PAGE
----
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Unique child/family psychology training celebrates 20 years

30 September 2022

The University of Canterbury (UC) celebrates 20 years of the Child and Family Psychology programme today. The sought-after qualification trains psychologists specifically to work with children, adolescents and families, and remains unique in Aotearoa.


Child psychology is a complex area of psychology that needs a special focus, which is why UC established a specialist qualification in child and family psychology 20 years ago

Child psychology educator Associate Professor Karyn France launched the programme, with others, because she saw the need for a targeted and holistic approach to child and family psychology training.

“It was a big undertaking at the time,” she says. “Child psychology is a complex area of psychology that needs a special focus. It’s ethically and practically more complex treating a child than an adult, because the child’s caregiver and teachers are the ones who initiate the referral and make decisions for the child. We need to work with both the child, the family and other key people, negotiating consent and advocacy challenges, to find effective treatment plans.”   

Sustainable Development Goal (SDG) 3 - Good Health and Well-being Sustainable Development Goal (SDG) 3 - Good Health and Well-being

Current Child and Family Psychology programme director Professor Michael Tarren-Sweeney has spent his career researching the well-being and psychological development of children who grow up in foster care. Professor Tarren-Sweeney advises governments around the world on how they can improve these children’s lives by reforming state care systems and designing specialised mental health services for them and their caregivers.

An important development for the programme was opening the Pukemanu Centre at UC 10 years ago to provide assessments and interventions on a short-term basis for children and families. The centre facilitates professional training for students of the advanced Child and Family Psychology post-graduate qualification under the supervision of registered psychologist staff.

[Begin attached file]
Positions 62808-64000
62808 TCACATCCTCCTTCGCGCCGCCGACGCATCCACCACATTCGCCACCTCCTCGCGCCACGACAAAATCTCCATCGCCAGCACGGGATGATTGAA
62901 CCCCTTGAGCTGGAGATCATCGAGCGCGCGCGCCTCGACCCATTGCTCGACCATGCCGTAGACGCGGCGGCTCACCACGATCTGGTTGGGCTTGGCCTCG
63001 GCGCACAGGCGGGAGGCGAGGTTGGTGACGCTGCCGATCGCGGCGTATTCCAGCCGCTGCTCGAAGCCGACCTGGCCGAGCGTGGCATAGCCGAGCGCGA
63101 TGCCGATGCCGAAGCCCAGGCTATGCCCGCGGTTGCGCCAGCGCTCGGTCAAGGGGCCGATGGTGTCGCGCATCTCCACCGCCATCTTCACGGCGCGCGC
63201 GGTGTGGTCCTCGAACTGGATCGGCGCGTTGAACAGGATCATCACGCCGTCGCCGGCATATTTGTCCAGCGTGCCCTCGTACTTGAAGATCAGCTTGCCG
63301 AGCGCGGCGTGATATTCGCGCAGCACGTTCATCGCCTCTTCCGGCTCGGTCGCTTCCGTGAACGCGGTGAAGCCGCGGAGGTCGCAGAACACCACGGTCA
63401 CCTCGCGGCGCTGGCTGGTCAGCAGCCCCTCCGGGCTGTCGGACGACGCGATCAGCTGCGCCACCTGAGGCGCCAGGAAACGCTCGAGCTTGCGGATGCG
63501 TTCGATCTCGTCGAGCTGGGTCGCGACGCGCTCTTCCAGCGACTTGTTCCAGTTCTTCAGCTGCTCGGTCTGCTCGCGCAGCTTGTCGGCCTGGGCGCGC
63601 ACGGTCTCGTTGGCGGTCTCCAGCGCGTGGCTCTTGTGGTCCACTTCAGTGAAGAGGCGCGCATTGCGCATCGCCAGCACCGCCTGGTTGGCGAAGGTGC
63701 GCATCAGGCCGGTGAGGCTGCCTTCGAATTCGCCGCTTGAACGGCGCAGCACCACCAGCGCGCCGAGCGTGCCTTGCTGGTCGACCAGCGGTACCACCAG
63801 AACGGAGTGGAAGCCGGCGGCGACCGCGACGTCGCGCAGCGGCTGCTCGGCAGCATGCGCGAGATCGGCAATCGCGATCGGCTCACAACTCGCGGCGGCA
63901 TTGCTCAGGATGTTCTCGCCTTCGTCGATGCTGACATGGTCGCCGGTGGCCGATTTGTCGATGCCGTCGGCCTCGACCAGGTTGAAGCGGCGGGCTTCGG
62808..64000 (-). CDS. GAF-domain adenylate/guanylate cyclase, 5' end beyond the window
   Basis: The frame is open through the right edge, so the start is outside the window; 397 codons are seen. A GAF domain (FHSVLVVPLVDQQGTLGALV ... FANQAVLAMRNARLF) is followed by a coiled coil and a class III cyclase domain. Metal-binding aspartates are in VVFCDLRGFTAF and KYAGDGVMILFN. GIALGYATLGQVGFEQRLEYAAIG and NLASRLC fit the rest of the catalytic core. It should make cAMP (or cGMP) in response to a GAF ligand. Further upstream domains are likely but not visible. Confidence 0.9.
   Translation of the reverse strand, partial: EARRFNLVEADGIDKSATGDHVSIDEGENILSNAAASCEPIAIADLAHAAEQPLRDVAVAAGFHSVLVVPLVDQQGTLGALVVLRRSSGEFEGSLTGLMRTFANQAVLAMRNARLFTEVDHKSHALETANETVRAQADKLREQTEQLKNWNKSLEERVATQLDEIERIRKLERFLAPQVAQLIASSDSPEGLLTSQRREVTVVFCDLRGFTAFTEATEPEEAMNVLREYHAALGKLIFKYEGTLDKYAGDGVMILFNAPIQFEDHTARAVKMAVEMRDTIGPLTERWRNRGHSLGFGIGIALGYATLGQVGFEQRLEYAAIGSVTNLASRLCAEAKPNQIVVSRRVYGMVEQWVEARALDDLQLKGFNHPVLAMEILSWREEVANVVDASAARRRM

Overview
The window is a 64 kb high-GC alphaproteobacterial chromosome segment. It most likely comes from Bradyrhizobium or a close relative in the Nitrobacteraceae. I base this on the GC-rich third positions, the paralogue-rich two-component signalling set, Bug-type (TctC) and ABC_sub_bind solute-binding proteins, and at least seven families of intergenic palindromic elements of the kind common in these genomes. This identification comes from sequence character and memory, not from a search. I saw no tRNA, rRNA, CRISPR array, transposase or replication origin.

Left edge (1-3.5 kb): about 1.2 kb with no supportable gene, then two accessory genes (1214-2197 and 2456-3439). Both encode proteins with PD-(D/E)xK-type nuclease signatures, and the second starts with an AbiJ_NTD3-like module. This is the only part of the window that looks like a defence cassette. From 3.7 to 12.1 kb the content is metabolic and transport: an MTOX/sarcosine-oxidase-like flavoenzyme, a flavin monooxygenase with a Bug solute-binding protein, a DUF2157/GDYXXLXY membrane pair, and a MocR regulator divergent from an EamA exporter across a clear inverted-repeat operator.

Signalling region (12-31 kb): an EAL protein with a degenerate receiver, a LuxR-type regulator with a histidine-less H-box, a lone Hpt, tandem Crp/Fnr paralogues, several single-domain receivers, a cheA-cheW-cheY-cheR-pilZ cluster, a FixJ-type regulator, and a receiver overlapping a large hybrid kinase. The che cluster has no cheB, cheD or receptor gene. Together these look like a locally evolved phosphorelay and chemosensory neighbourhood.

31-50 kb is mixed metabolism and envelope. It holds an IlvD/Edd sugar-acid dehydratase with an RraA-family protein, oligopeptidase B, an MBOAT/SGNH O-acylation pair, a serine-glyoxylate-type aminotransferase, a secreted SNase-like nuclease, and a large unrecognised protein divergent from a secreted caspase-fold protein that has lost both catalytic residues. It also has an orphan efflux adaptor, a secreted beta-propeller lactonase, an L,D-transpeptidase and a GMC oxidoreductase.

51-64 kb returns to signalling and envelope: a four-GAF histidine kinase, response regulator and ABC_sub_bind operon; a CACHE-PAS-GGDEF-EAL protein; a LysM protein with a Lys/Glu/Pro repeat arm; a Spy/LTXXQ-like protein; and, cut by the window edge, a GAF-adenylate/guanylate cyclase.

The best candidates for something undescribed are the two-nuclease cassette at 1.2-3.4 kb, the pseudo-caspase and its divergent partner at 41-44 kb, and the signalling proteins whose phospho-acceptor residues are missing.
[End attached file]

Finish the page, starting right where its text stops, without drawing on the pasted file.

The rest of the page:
Pukemanu Centre Director Suzi Hall said that the centre provides a place where skill development is scaffolded to meet the requirements for registration as a psychologist. “It also means our interns are making a direct contribution to family/whanau support and wellbeing, particularly for children, while they are training. Our graduates have a specialised qualification they can be proud of, and they continue to build on this expertise with their professional experience.”

Executive Director Faculty of Health at UC, Associate Professor Cathy Andrew, says the programme is key to filling the national need for specialised psychologists but has also become an important hub for ground-breaking research.

“Here in Health, our people are conducting important research on aspects of child development and adaptation, which is adding to country’s understanding of specific challenges and treatment options for children and adolescents.” 

The Pukemanu Centre offers free interactive online parenting resources – find them here. Three parenting programmes are available to help with child or teen anxiety, parenting young children up to 12 years of age and parenting teens, as well as supporting resilience in parents. They are easy to use with videos, activities and a downloadable workbook.

Associate Professor France is registered clinical psychologist who specialises in childhood sleep, child and family interventions, emotional and behavioural regulation in children, and parent behaviour and education. She retired in 2020 but has remained working part-time with the programme, her research and the Centre. She will move to an adjunct position in 2023. 

The 20th anniversary milestone will be celebrated with graduates and current students of the programme, university staff and organisations in the community who support and employ programme students and graduates.

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